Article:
All About Tarpon Season
(Typical Tarpon Season: Mid March-June; Mid April – Mid May being the peak)
Everyone looks forward to the time of the Atlantic tarpon, otherwise known as the “silver king.” There are many different types of tactics to catch these fish, as they push through the mouths of bays, deep channels, edges of flats, and rock piles. The silver king is the most powerful (pound for pound) sport fish that lurks the shallow coasts of our hometowns. They are known for making great fights, awesome pictures, great stories, and aggravated anglers at times.
The Florida Keys as a whole, are the first areas that interact with these migratory slobs. We get early pushes of these fish around late February, March, and April, and the real madness will be in May and June. As the tarpon migration comes to a start the fish start to move in from the South, coming in from offshore in big packs. They congregate in “staging” areas where they seem to form a big line on the surface. These fish seem very comfortable and look as if they’re just hanging out and being social like at a big reunion. Eventually they will all shoot off into the shallower depths of Key West in packs of fifteen to twenty at a time. These fast moving fish will not eat when they are cruising to their destination. Once they get there, it’s another story.
The most common places to fish for tarpon in Key West is the deep channels in Key West harbor. These channels hold tons of fish as they are filtering through to the backcountry, and eventually the Gulf waters. Fishing for tarpon in the inner harbor of Key West can sometimes be frustrating as they have a mind of their own and wrap you up on people’s anchors and/or cut off by passing boats. If you time it right, you can get a ton of hookups before it gets busy. Chumming dead bait seems to be the most effective way to fish for tarpon in Key West harbor, especially if it’s windy. Other than dead bait, we use live pinfish, crabs, and sometimes live mullet. Using live bait, we drift through the packs of fish we see rolling or mark them on the bottom and send our baits down to them. Most of the captains in Key West are courteous to one another and will help move out of the way if a hooked up fish is approaching their boat, just so everyone can avoid a tangle. This type of sportsmanship is what it’s all about, helping one another get to the fish. Once the tarpon move to the shallower channels throughout the backcountry, you will have the whole area to yourself, as well as more room to fight your fish. Sometimes I am the only boat within miles, which adds to the whole experience. It’s nice to be able to enjoy peace and nature while having your own school of tarpon to entice!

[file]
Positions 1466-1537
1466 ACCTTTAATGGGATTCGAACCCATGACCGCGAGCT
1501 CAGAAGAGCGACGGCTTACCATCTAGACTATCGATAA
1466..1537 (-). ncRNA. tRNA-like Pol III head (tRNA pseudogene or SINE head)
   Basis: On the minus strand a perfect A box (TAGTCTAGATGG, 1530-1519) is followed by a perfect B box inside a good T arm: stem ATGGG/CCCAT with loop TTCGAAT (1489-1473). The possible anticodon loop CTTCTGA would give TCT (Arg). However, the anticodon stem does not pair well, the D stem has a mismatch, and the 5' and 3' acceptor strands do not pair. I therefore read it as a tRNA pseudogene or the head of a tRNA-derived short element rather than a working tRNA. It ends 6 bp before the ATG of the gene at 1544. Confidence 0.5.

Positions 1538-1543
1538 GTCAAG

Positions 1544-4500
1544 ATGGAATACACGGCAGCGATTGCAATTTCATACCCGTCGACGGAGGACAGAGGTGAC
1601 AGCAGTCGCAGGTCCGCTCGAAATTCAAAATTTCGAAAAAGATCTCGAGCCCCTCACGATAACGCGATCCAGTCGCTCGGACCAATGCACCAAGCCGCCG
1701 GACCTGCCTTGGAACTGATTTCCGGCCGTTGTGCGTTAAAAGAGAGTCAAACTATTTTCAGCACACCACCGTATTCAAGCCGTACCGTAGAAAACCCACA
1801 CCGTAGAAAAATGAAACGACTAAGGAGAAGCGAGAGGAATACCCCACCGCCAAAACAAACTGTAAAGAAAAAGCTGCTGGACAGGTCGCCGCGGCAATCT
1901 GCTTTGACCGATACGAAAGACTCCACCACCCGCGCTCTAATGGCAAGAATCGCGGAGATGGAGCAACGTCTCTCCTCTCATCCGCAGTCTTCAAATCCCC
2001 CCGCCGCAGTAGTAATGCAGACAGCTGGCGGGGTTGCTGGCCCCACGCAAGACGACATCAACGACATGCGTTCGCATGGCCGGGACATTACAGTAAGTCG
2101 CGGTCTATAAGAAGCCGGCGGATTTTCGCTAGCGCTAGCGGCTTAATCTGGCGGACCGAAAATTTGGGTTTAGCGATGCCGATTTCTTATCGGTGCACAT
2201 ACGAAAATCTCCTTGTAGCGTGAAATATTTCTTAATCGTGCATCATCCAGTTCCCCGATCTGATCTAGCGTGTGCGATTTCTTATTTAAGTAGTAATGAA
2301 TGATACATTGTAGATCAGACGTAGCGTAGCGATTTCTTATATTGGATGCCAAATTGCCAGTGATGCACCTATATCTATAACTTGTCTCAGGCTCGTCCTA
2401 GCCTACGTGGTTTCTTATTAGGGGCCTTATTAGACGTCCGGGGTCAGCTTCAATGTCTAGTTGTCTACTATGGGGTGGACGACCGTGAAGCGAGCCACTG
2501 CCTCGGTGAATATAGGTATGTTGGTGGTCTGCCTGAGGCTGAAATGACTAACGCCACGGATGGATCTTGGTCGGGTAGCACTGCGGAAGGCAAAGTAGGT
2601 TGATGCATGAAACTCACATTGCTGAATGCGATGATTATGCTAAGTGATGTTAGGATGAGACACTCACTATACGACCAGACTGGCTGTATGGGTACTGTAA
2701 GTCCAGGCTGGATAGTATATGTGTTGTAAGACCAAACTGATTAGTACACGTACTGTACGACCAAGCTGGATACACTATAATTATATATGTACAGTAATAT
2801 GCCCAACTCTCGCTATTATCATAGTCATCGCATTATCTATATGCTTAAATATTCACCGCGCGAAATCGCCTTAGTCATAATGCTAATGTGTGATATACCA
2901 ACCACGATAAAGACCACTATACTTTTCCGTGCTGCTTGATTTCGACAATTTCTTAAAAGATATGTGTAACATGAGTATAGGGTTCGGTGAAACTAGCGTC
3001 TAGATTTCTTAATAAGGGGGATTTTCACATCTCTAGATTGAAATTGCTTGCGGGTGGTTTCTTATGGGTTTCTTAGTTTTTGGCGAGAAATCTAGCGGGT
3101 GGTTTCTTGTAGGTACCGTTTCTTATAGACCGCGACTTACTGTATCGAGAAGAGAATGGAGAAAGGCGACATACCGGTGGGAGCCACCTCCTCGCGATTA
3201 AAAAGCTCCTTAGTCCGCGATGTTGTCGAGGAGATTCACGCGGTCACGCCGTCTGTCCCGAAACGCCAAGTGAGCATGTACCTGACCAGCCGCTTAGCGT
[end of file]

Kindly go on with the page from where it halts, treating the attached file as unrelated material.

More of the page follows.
As far as tackle goes to wrestle these silver kings, you don’t want to be underpowered. These fish range anywhere from sixty to one hundred and fifty pounds. If you know there are some smaller fish around, a 10-25lb rod with a 5-6000 series Quantum spinning reel will do the trick. I usually use a little heavier setup because there are always big fish moving through, and you never know when they’re going to hit your bait. I go with a 20-60lb rod, which has a fast action tip, yet has the beef in the backbone to hoist one of these pigs boat side. Along with that rod, I use a Quantum Cabo 80PTs reel lined with 30lb Fins XS braid. 30lb test is light to some anglers who fish for tarpon, as most are using 50-60lb tests. Using a little lighter line will give you much better casting distance and accuracy, as well as having more line on the reel. ANDE fluorocarbon ranging from 30-60lb is what I prefer to use for the leaders. I usually match my leader with the water clarity. As our waters of Key West our sometimes gin clear, we do get days of a little murkiness so we can get away with some heavier leaders. Lastly, hooks that I’m using are Owner 5/0 or 6/0 Mutu Light circle hooks. These hooks I’ve had the best hookup ratio with out of any other hook I’ve used for tarpon.
There are so many different ways to catch tarpon, which makes it an ongoing adventure. From fly-fishing, live baiting, chumming, and sight casting on the flats, you’ll find out which style of tarpon fishing you enjoy the most. Tarpon are known for their fight, as well as their beautiful attributes, the way they roll through the water, and of course the way they leap out of the water. The best way to go about tarpon fishing is to book a backcountry fishing charter. This way you can fish for tarpon in the morning, and then shoot out to the backcountry later on to see what other species you can get into! Sometimes tarpon fishing will be all that my anglers want to do, so we stay around the schools and see how many we can hook up to and land. The average ratio of hooked to landed for tarpon fishing on a productive 4 hour (half day) charter is 5 hookups to 3 landed fish (depending on their size!).